And then Jesus told yet another parable, the parable of the yeast (or leaven; yeast hadn’t been discovered yet!), which seemed to be targeted at the women in his audience just as the previous parable was targeted at the men.
First a quick class on baking bread. There were two types of bread: unleavened and leavened. The former was flat bread, very much like the rotis so popular in various parts of the world. The latter was lighter and fluffier, because of the inclusion of yeast in the mix. This is a practice still followed today by those who bake bread. Here again, we see how something that is small produces something that is enormous, and Jesus uses it again to illustrate the point about a huge church.
There has been some controversy surrounding the interpretation of this parable because the symbolism for yeast has generally been negative in Scripture. In the Old Testament leaven is often used to represent sin and evil. In the New Testament also, Paul warned Christians that a little yeast leavens the whole batch of dough (1 Corinthians 5:6) referring to the harmful effects of false doctrine. Jesus himself warns against “the yeast of the Pharisees and the yeast of Herod” (Mark 8:15). However, some sacrifices in the Old Testament do involve leaven (see Leviticus 23:17), so it doesn’t always have negative connotations. Besides, whenever Jesus tells a pair of closely related parables (as in the Parable of the Hidden Treasure and the Parable of the Pearl of Great Price), these parables make the same point rather than an opposite point.
But what is the leaven? It is us! There are some additional lessons that can be learned from the leaven, however, and we will examine a few of them. (In the process we will learn a little more about bread making, hopefully inspiring you to bake your own bread, which is a lot easier than you might imagine. However, we have not included any recipes).
Leaven can go back generations
One method of leavening bread is the sourdough method. Water is mixed with flour, salt, and the leavening agent. The mixed dough is then allowed to rise one or more times (a longer rising time results in more flavor, so bakers often “punch down” the dough and let it rise again), then loaves are formed, and (after an optional final rising time) the bread is baked in an oven.
There are bakeries today making sourdough that have kept part of the previous batch going back generations! Think about that for a moment. Something passed down over centuries.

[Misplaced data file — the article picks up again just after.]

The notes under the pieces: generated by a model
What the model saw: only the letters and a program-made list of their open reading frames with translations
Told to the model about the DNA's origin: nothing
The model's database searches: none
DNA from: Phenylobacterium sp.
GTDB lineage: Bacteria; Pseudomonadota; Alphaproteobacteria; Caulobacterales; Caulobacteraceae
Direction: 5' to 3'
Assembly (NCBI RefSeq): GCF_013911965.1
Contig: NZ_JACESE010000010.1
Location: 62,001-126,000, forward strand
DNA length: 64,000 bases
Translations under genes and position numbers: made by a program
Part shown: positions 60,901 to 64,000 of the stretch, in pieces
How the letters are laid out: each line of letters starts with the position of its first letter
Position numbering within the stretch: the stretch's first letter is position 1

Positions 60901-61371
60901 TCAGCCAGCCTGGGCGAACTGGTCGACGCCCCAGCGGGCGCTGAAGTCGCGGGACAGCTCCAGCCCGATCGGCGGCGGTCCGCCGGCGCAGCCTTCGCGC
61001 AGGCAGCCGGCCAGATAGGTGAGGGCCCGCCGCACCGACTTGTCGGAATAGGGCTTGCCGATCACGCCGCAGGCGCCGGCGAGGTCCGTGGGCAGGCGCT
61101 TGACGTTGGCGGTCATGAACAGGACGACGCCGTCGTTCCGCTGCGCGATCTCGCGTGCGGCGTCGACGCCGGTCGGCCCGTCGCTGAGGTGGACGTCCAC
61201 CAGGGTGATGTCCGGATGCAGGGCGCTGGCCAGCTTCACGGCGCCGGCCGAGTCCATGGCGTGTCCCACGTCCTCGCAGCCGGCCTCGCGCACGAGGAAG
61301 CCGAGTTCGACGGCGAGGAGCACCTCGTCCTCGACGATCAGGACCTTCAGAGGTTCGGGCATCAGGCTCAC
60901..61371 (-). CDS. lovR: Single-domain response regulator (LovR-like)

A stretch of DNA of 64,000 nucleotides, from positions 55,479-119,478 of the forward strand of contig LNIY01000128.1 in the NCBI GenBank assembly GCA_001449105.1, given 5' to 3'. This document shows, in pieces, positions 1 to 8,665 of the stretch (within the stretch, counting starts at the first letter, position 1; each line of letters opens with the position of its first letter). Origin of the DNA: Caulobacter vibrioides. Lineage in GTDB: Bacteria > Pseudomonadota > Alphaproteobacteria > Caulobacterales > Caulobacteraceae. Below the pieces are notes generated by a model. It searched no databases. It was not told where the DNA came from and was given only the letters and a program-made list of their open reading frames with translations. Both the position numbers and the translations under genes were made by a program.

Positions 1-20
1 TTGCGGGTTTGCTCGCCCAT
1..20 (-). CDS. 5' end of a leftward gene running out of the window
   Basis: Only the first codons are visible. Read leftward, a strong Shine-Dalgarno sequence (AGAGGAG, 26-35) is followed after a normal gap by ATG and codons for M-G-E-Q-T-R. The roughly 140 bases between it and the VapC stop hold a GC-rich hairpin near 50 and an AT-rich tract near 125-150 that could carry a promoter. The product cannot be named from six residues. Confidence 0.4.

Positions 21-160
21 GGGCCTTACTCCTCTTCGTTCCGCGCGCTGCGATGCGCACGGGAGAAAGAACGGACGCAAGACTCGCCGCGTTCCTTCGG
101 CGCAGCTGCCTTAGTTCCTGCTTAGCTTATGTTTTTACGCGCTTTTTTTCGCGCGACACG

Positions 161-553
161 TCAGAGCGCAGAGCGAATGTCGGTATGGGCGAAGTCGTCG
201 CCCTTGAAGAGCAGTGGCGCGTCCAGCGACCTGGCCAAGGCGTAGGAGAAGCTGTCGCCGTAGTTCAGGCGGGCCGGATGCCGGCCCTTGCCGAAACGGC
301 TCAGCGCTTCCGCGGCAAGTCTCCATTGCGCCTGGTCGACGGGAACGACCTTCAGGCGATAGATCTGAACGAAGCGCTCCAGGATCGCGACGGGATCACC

The same thing happens in the church when the faith is passed down from generation to generation. That is what has contributed to its growth and helped make us who we are. Some of us have become people of tremendous vision, but as Isaac Newton said: If I have seen further it is by standing on the shoulders of giants. If we can see farther than others, it is because of what we have received from generations before us. But we have a responsibility to pass on the faith to the next generation, and here we seem to have failed miserably. We cannot evade responsibility by trying to pin the blame on someone else. We are all guilty: parents, catechists, church leaders. And once we accept our fault we can do things to correct it. How? Read on.
Leaven has a Purpose
The purpose of leaven is to make the dough rise so that it becomes light and fluffy and easy to eat. It isn’t to give the dough a particular flavor, although there are certain makers of sourdough who try to do that.
Similarly, the Church has a purpose, and this is stated in one form or another in all four gospels. Here it is from one. And Jesus came and said to them, “All authority in heaven and on earth has been given to me. Go therefore and make disciples of all nations, baptizing them in the name of the Father and of the Son and of the Holy Spirit, and teaching them to obey everything that I have commanded you. And remember, I am with you always, to the end of the age” (Matthew 28:18-20).
Somehow we seem to have forgotten this basic purpose. Our pastors have become administrators rather than evangelists. Others have become social workers instead of missionaries. And still others have become politicians instead of kingdom growers. We need to remind ourselves of our mission beyond the sermons we prepare or hear on Mission Sunday!